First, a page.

Foals is sharing today their brand new video for “My Number“, which features footage from their latest live shows.

The track is taken from their album ‘Holy Fire‘, which is out on February 12th of this year.

image from pitchfork.com

 

SAG_Award1

LOS ANGELES (January 23, 2013) — Alan Arkin, Jessica Chastain, Daniel Day-Lewis, Sally Field, John Goodman, Damian Lewis and Julianne Moore will be presenters at the 19th Annual Screen Actors Guild Awards®, Executive Producer Jeff Margolis announced today.

They join a growing roster of actors who will honor their colleagues at the SAG Awards that already includes Ben Affleck, Alec Baldwin, Bradley Cooper, Jeff Daniels, Viola Davis, Robert De Niro, Neil Patrick Harris, Anne Hathaway, SAG-AFTRA Co-President Ken Howard, Hugh Jackman, Nicole Kidman, Jennifer Lawrence, Julianna Margulies, Busy Philipps, SAG-AFTRA Co-President Roberta Reardon, Carl Reiner, Liev Schreiber, Taye Diggs, Justin Timberlake, Kerry Washington, Naomi Watts and Sigourney Weaver.

Oscar nominee Alan Arkin received his first SAG Award in 2007 as a member of the “Little Miss Sunshine” cast and was nominated for his supporting role in the film. He is currently nominated for his supporting role in “Argo” and as a member of the film’s cast. He’s got two comedies on tap: “Stand Up Guys,” opposite Al Pacino and Christopher Walken, and “The Incredible Burt Wonderstone,” opposite Steve Carell and Jim Carrey.

Golden Globe recipient and Oscar nominee Jessica Chastain earned a SAG Award in 2012 along with her fellow cast members in “The Help” and was nominated in the supporting actress category, as well. This year, she is nominated for her lead performance in Kathryn Bigelow’s “Zero Dark Thirty.” She currently stars in the Guillermo Del Toro-produced “Mama” and will soon be seen in the double feature “The Disappearance of Eleanor Rigby: His” and “The Disappearance of Eleanor Rigby: Hers.”

Oscar nominee Daniel Day-Lewis was a Screen Actors Guild Award recipient in 2003 for his work in “Gangs of New York” and in 2008 for his role in “There Will Be Blood.” In 2010, he was nominated along with the cast of “Nine.” He has received a total of five SAG Awards nominations, including two this year for his title role in Steven Spielberg’s “Lincoln” and as a member of the film’s cast.

Oscar nominee Sally Field is an eight-time SAG Awards nominee and the recipient of one Actor® statuette, for her role as Nora Walker in “Brothers & Sisters.” She’s nominated twice this year, for her performance as Mary Todd Lincoln in Steven Spielberg’s “Lincoln” and as a member of the film’s cast. Last summer, she was seen as Aunt May in the blockbuster “The Amazing Spider-Man” opposite Andrew Garfield.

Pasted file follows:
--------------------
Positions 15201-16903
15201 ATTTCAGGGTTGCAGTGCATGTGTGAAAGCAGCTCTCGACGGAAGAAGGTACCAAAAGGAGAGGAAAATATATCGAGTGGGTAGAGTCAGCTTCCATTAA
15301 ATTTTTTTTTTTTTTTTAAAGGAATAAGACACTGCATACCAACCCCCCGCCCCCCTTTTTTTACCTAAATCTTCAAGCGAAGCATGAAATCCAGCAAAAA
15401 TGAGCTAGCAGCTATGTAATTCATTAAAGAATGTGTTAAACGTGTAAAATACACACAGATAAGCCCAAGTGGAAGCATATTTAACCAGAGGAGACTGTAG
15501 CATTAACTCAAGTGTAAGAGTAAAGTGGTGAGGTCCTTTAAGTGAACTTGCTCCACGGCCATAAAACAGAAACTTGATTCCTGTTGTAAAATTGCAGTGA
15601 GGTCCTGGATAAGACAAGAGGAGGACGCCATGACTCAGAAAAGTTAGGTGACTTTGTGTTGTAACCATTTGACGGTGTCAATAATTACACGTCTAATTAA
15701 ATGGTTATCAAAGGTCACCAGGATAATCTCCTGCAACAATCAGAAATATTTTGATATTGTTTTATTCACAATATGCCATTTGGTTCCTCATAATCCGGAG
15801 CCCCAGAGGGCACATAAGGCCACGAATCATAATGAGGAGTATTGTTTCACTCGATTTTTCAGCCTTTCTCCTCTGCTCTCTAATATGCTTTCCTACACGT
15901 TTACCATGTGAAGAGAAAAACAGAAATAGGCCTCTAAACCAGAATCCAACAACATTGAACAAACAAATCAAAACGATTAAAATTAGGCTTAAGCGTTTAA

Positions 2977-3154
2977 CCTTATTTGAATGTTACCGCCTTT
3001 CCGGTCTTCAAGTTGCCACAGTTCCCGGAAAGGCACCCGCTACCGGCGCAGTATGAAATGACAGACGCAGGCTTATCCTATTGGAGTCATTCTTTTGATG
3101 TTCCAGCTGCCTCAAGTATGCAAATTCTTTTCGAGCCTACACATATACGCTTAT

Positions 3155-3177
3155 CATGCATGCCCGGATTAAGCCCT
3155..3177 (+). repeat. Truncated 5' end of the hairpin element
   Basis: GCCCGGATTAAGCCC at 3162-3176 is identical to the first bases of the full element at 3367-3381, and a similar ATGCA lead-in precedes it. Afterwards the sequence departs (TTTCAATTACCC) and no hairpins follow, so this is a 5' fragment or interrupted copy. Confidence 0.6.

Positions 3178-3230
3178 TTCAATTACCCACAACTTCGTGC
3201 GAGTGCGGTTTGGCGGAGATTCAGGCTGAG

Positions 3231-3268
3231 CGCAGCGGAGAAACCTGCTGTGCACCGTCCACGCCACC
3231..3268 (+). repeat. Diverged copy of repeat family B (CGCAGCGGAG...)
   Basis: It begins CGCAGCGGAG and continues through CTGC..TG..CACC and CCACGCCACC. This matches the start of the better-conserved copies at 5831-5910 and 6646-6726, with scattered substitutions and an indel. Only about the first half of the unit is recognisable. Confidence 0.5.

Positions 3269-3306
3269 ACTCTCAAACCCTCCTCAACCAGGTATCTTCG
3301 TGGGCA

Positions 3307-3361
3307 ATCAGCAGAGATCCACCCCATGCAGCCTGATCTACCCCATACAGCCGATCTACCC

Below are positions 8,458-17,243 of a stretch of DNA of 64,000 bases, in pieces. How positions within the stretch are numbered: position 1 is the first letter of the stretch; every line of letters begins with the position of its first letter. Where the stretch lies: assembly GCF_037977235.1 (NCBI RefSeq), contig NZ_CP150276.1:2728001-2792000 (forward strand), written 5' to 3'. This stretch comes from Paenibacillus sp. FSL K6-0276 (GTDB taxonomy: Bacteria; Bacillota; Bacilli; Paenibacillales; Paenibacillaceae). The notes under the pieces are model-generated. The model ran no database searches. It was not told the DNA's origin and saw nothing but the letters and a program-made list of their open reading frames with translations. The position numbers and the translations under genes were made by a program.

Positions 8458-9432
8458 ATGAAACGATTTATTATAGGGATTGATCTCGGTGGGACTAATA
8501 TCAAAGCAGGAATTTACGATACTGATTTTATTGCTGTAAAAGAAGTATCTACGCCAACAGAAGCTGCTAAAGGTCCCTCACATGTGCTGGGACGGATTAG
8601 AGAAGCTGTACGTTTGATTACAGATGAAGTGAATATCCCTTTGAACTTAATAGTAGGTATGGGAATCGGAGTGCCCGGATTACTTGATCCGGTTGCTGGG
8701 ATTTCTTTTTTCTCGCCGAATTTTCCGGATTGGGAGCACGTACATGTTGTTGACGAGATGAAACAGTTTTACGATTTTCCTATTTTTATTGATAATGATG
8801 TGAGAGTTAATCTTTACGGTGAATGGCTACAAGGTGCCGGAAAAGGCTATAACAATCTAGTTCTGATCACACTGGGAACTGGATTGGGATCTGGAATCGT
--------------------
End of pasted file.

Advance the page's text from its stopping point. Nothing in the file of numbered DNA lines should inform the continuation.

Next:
Along with his co-stars, four-time SAG Awards nominee John Goodman is recognized this year with a cast in a motion picture nomination for “Argo.” Other recent film roles include “Trouble With the Curve” and “Flight.” Next up are two dramas — the Coen Brothers’ “Inside Llewyn Davis” and George Clooney’s “The Monuments Men” — and the comedies “The Hangover: Part III” and “The Internship.” This summer, he reprises the role of Sulley in “Monsters University,” the sequel to the Disney-Pixar animated film “Monsters, Inc.”

Golden Globe recipient Damian Lewis is nominated for two SAG Awards: for his performance as Nicholas Brody in Showtime’s “Homeland,” which just finished its second season, and as a member of the series’ ensemble.

Julianne Moore is a Golden Globe recipient and SAG Awards nominee for her role as Sarah Palin in “Game Change.” She has received a total of 10 SAG Awards nominations in her career. Upcoming movie roles include “What Maisie Knew” with Alexander Skarsgard; “Don Jon’s Addiction” with Joseph Gordon-Levitt and Scarlett Johansson; “The Seventh Son” with Jeff Bridges; “Carrie” with Chloe Grace Moretz; and the action thriller “Non-Stop.”

The 19th Annual Screen Actors Guild Awards, one of the awards season’s premier events, will be simulcast live coast-to-coast on TNT and TBS on Sunday, Jan. 27, 2013, at 8 p.m. (ET)/5 p.m. (PT) from the Shrine Exposition Center in Los Angeles. An encore primetime telecast will begin immediately following on TNT at 10 p.m. (ET)/7 p.m. (PT). The ceremony will also be telecast internationally, as well as to U.S. military installations overseas through the American Forces Network Broadcast Center.

source: sagawards.com